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Story: An aid to positive child development
Page 178-182
Suvashisa Rana, Meera Padhy, Ruth Angiel Padiri, Durgesh Nandinee and Kallavarappu Vincent Centre for Health Psychology, University of Hyderabad, Central University, Gachibowli, Hyderabad

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This theoretical paper highlights how story plays a multi-faceted positive role on the developmental process of the child. Listening, reading and writing stories foster child's perception, memory, thinking, language, intelligence, feeling and emotion. Piaget and Kolhberg have used story to find out the aspects of moral development. Through stories the child also learns to communicate effectively and strengthens interpersonal relationships. By listening and reading stories about great personalities, the child involves in role-taking behavior where he/she puts him/herself into another person's (role-model) position and imagines how that person thinks, feels and behaves. Stories are also used for therapeutic purposes for all age groups. Widely accepted projective tests, like Children's Apperception Test, Thematic Apperception Test, analyse an individual's personality through stories. There are many indigenous examples, where we find the relevance of story and parables in shaping the behavior of the child and the overall development of personality. Story, as an aid to positive child development, has a wide implication for the physical, psychological, social, moral and spiritual development, not only during childhood, but also its ripple-effect could be observed during later phases of life.
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Impact of adverse childhood experiences on mental health: A retrospective study
Page 183-186
Ria Saha Department of Applied Psychology University of Calcutta, Kolkata, Anjali Giressan and Sibnath Deb Department of Applied Psychology Pondicherry University, Pondicherry

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The study examined the impact of adverse childhood experiences on mental health of a group of 400 undergraduate students (221 females and 189 males) especially on self-esteem, satisfaction with life, feeling of security and suicidal ideation. Findings revealed that 70.8% (283/400) of the students experienced some form of adverse childhood experiences (57.5% males and 81.4% females). Out of the total of 283 subjects who experienced some form of abuse, about 49.5% (198/400), 37.8% (151/400), and 27% (108/400) of them experienced verbal/ psychological, physical, and sexual abuse respectively during childhood while 25.5% (102/400) witnessed violence in the family. A good number of them had multiple adverse childhood experiences. So far as impact of abuse on mental health is concerned, a direct link was found between childhood adverse experience and low self-esteem (p<0.001), and feeling of security (p<0.001). A significant difference was found between abused male and female students with respect to their self-esteem (p< 0.01), feeling of security (p<0.05) and life satisfaction (p <0.001) scores. Abused students, especially females were found to be more likely to develop a negative image about themselves and their lives than that of non-abused students. Suicidal ideation was more prevalent among abused students, irrespective of gender as compared to non-abused ones (p<0.05).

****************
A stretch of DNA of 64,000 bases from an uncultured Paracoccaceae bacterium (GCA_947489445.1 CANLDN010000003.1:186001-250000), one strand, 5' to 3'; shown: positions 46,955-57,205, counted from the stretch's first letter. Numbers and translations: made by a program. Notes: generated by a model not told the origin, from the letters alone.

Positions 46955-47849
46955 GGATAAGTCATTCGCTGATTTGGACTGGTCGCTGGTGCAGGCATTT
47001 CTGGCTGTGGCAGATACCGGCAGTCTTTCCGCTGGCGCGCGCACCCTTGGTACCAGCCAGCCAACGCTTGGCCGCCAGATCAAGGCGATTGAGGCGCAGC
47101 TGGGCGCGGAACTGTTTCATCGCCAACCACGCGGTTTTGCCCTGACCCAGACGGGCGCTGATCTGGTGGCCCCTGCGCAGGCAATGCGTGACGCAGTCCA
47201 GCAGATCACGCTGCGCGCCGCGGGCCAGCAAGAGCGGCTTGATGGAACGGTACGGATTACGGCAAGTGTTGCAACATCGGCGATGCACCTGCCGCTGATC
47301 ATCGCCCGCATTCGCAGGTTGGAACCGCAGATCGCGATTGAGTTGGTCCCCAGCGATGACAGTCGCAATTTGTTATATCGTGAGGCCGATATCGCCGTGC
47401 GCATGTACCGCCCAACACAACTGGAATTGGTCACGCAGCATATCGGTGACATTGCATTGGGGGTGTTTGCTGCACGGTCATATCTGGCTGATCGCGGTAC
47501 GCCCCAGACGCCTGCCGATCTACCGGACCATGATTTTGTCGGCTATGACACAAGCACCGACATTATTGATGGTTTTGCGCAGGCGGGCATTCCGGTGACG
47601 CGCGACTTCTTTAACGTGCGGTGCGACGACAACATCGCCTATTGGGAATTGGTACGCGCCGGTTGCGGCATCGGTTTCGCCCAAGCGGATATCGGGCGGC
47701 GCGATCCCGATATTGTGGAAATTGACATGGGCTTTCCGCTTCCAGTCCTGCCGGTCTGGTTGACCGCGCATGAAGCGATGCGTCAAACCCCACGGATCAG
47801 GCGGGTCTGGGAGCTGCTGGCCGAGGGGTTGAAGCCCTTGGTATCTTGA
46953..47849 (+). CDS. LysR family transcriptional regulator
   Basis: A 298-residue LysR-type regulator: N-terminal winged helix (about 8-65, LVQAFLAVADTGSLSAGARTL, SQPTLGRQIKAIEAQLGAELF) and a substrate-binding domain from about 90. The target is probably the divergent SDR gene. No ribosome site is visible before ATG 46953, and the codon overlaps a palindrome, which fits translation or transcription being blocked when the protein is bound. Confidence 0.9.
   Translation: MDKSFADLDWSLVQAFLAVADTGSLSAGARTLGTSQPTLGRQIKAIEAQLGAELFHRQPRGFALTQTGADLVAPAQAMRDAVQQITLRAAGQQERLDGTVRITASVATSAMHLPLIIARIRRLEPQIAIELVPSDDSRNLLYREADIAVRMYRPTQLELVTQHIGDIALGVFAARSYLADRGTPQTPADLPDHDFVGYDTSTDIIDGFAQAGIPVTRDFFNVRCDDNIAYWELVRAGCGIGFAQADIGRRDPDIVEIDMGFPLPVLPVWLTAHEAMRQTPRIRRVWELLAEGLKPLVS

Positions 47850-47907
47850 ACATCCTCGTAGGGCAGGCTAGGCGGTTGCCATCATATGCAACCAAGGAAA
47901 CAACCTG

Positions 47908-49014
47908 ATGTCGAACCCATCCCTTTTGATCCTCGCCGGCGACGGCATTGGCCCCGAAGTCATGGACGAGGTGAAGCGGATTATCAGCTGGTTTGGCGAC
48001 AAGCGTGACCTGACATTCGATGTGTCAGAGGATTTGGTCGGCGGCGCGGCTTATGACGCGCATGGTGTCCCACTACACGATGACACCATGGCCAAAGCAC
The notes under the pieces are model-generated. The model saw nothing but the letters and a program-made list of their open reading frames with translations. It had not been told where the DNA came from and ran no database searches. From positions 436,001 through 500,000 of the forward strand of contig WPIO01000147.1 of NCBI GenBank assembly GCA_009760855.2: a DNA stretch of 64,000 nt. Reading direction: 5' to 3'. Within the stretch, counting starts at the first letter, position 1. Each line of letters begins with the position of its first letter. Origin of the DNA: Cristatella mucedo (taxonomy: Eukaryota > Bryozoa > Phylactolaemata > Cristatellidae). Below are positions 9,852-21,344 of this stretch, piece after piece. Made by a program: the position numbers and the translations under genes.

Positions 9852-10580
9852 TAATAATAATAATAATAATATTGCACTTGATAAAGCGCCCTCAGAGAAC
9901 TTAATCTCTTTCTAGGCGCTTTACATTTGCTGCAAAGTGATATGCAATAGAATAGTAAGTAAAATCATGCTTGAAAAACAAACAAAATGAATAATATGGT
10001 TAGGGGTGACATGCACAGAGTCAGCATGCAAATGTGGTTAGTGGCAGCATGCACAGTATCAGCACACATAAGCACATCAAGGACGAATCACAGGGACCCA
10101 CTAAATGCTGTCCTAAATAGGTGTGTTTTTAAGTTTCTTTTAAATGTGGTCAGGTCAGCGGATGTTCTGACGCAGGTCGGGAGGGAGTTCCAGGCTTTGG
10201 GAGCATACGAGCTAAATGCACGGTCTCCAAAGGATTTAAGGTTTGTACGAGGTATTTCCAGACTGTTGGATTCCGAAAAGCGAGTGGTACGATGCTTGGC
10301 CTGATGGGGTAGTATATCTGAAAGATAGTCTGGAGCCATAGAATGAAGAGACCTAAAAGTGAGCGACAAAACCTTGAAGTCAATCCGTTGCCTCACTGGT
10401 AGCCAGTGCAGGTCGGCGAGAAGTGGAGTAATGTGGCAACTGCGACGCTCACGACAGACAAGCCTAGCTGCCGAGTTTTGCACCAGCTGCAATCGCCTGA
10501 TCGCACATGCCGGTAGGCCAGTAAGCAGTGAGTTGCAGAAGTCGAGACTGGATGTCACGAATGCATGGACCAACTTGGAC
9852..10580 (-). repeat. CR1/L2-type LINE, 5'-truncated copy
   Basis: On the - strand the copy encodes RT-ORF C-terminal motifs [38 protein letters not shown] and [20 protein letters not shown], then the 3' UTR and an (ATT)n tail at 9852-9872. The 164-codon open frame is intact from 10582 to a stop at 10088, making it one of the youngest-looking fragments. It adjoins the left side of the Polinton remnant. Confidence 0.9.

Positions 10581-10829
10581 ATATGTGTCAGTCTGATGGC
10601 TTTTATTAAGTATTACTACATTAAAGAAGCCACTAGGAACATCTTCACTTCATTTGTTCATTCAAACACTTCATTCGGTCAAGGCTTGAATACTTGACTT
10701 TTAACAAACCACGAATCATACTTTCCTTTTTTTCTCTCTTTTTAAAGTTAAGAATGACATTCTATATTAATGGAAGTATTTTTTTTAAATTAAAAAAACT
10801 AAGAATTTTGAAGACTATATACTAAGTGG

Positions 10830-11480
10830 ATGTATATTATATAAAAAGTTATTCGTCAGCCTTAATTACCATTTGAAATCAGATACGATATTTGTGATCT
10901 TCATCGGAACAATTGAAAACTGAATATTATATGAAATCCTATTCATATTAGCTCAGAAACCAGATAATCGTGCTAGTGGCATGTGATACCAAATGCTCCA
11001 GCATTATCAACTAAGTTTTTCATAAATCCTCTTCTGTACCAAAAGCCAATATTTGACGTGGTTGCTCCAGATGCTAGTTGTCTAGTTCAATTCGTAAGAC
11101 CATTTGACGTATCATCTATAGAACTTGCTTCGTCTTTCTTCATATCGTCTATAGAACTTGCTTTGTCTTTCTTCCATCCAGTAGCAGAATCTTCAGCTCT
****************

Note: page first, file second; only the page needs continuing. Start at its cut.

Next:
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Enhancing students' life through stress reduction exercises in yoga
Page 187-191
Divya Raina Pacific University, Udaipur, Rajasthan and Geeta Balodi M.K.P(P.G) College, Dehradun, Uttarakhand

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Since the 1970's, meditation and other stress-reduction techniques have been studied as possible treatments for depression and anxiety. One such practice, yoga, has received less attention in the medical literature, though it has become increasingly popular in recent decades. Yoga in today's time has been recognized as the best possible approach towards stress reduction and as personality enhancement technique. Today the medical sciences too have recognized its importance and recommend the same in as practices for healthy lifestyle. The present study was conducted on 100 school going girls of Dehradun state of Uttarakhand, India, between the age group of 16-17yrs. Pre and Post-test were conducted on the students using an adjustment inventory and battery of stress scales measuring areas like academic, institutional, self- concept etc. After the pre testing conditions students were exposed to a well-designed three months yoga training sessions for stress reduction employing relaxation techniques and exercises after which the post-test was conducted. The study revealed mean adjustment levels going high in the categories of excellent and good on the scale after the training, while also moving from high stress to low stress in various stress areas as measured. Thus the study reveals the crippling effect of the increasing everyday stress which can easily be eradicated from our lives through simple and inexpensive approach of moving towards yoga.
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Efficacy of ABA programme for children with autism to improve general development, language and adaptive behaviour
Page 192-195
E. Sambandam Department of Clinical Psychology Aarupadai Veedu Medical College and Hospital, Vinayaka Missions University, Commune, Puducherry , K. Rangaswami Department of Clinical Psychology, Sweekar Rehabilitation Institute for Handicapped, Secundrabad and S. Thamizharasan Department of Audiology & Speech Pathology, SRM Medical College Hospital & Research Centre, SRM University, Kattangulathur, Kanchipuram